Our college addresses most of the diverse characterstics ably: college is a co-educational state secondary institution (49% male and rest, female). 50% of the student population is NZ European, 23% is Maori - rest of groupings are , 7% Pacific Island, 6% Indian and 6% Asian. The college regards itself as a leading school in the region in terms of academic, sporting (Kieren Read was our student) and cultural activities (our Kapa Haka group is enchanting). Its philosophy of personal excellence is constantly articulated and reinforced by the staff. The college places great importance on community and student input. A policy of self review is part of our vision. The staff are expected to meet the needs of individual students as far as is possible.
Te Kotahitanga and Positive Behaviour for Learning were effectively implemented. We believe these two programmes had substantial impact on our school community and culture. These noticeable impacts transformed us to be more tolerant community of learners and created a 'healthy' friendlier tone in and outside the classroom. Our value system was redefined concertedly and the process made clearer and transparent. We want to claim that we pioneered Restorative Behavioural system which created the basis of our behavioural management system.
Last year we were practising Matauunga Maori Approach in our self-development and Professional Development which influenced the community in the process of evaluation in Culturally Responsiveness and Relational Pedagogy, advocated by Kia Eke Panuku's (building on success) 6 principles: whanaungatanga, Mahi Tahi/ Kotahitanga, whakapapa, Ako, wananga and kaupapa. The overarching questions we wanted to address was how does my classroom practice support: Ongoing Student Learning and Collaboration between Teacher-Student, Student-Student, Student, Parent/Whanau, Teachers. Our school culture, generally represent, a culture of openness, collegiality and support.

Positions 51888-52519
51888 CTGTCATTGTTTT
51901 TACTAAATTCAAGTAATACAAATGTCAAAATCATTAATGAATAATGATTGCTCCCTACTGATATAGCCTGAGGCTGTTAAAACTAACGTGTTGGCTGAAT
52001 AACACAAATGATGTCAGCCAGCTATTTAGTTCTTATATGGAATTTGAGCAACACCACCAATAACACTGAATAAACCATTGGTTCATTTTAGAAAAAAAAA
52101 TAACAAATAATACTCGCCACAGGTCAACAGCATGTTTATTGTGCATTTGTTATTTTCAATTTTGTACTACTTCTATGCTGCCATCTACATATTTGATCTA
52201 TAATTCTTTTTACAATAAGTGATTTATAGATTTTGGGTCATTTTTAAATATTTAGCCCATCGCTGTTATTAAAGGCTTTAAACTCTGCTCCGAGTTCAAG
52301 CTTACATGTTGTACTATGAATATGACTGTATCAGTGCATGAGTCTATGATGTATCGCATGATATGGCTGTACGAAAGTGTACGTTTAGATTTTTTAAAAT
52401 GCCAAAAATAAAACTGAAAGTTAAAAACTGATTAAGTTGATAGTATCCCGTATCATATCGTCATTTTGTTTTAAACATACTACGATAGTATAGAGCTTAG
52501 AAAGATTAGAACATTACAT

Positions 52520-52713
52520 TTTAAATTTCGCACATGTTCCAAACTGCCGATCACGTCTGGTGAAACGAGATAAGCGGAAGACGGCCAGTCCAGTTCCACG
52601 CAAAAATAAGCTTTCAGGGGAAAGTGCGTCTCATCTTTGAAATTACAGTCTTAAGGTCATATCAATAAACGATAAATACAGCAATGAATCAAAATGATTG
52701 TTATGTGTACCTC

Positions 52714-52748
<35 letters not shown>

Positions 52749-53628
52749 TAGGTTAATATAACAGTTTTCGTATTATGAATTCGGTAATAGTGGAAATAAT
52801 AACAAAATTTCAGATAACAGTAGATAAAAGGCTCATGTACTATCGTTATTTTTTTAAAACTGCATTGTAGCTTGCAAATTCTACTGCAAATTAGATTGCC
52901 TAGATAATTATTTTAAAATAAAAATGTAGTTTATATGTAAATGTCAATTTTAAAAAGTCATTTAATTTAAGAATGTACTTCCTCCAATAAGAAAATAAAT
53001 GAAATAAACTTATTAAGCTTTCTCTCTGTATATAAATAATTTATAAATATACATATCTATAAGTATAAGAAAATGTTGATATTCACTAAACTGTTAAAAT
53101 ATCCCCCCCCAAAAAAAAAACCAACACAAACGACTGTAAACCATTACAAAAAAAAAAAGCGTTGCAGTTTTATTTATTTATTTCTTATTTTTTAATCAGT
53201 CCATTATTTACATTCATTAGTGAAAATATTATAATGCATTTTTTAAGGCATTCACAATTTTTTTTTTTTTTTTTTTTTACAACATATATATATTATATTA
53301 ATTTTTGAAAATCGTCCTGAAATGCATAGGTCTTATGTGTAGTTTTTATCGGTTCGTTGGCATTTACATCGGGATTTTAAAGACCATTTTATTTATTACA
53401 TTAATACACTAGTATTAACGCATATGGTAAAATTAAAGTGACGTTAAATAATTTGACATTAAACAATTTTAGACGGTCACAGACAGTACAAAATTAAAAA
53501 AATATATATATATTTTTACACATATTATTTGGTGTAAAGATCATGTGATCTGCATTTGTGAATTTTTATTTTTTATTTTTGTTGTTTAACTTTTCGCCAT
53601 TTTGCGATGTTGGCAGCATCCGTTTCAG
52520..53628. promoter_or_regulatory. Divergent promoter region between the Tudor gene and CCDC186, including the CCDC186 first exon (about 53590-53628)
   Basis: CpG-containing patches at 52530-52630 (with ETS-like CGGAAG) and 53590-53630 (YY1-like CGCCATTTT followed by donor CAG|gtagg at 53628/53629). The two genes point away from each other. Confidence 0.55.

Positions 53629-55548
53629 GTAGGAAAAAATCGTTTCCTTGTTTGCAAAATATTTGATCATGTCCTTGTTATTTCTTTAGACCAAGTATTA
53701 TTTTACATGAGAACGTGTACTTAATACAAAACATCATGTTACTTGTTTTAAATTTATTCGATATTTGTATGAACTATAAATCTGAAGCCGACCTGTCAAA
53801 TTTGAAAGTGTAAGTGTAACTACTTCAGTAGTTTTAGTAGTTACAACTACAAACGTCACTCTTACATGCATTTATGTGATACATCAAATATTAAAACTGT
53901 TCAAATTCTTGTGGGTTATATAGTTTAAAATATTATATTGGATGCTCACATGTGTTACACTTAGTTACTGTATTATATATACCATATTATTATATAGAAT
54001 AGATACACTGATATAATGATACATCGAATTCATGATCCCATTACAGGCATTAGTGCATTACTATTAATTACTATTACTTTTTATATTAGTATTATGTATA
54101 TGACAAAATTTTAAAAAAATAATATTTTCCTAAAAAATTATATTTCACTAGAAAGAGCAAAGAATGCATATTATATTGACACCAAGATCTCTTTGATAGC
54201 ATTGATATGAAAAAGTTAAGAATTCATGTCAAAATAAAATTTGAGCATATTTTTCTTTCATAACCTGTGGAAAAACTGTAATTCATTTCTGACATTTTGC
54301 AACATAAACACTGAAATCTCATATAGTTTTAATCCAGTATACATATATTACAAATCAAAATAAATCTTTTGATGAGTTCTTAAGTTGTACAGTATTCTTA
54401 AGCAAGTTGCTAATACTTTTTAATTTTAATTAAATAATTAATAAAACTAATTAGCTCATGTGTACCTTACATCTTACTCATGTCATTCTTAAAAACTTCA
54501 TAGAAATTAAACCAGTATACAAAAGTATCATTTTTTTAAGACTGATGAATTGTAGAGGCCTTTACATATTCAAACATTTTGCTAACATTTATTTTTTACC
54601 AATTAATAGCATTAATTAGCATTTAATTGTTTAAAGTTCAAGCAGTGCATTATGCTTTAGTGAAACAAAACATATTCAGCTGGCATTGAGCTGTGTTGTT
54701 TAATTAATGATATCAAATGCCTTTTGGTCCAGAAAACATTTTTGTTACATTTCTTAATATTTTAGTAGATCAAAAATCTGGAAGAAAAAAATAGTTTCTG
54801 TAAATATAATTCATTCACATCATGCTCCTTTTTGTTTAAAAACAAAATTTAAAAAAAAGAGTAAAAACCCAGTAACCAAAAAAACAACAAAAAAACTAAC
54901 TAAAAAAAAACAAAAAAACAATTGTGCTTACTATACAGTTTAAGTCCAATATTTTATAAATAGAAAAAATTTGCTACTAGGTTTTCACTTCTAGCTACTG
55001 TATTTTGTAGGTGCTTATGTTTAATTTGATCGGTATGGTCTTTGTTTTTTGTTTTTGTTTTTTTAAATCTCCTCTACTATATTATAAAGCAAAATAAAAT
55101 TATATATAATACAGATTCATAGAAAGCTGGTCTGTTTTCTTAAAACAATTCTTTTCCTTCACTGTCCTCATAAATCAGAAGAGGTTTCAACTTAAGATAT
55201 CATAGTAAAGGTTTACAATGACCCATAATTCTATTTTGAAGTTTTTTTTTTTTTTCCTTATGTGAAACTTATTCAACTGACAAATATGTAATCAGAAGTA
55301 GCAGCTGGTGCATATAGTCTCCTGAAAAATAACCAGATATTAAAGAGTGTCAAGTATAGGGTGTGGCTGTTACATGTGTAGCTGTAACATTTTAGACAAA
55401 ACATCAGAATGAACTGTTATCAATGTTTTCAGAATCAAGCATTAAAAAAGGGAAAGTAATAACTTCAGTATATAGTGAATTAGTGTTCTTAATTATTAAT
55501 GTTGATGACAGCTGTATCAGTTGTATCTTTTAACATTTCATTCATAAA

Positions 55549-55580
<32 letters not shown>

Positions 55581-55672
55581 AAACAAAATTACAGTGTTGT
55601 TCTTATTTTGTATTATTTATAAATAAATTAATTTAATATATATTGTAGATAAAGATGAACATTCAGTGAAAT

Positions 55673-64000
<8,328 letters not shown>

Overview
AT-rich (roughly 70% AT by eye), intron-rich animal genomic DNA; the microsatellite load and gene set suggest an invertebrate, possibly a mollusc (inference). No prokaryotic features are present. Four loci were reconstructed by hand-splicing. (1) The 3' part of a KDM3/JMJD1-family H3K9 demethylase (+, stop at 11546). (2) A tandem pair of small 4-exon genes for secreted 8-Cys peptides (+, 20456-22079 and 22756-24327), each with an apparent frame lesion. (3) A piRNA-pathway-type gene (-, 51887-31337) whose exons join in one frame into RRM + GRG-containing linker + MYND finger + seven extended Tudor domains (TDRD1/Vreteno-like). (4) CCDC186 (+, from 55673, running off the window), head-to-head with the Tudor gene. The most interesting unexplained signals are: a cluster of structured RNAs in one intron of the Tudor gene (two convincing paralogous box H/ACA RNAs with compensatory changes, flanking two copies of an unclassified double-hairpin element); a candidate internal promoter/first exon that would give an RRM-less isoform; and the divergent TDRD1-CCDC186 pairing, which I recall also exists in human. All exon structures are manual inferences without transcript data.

The college is connected to ultrafast broadband, and includes wireless internet access across the school. School's daily classrooms are now almost fully BYOD (80%), providing opportunity to the learning community to reach the community, country and finally the world better.
1) Papakura Local Board Profile (initial results from the 2013 Census):
February 2014, Social and Economic Research Team,
Research, Investigations and Monitoring Unit, Auckland Council.
2) Stoll, L. (1999). School Culture: Black Hole or Fertile Garden for Improvement?.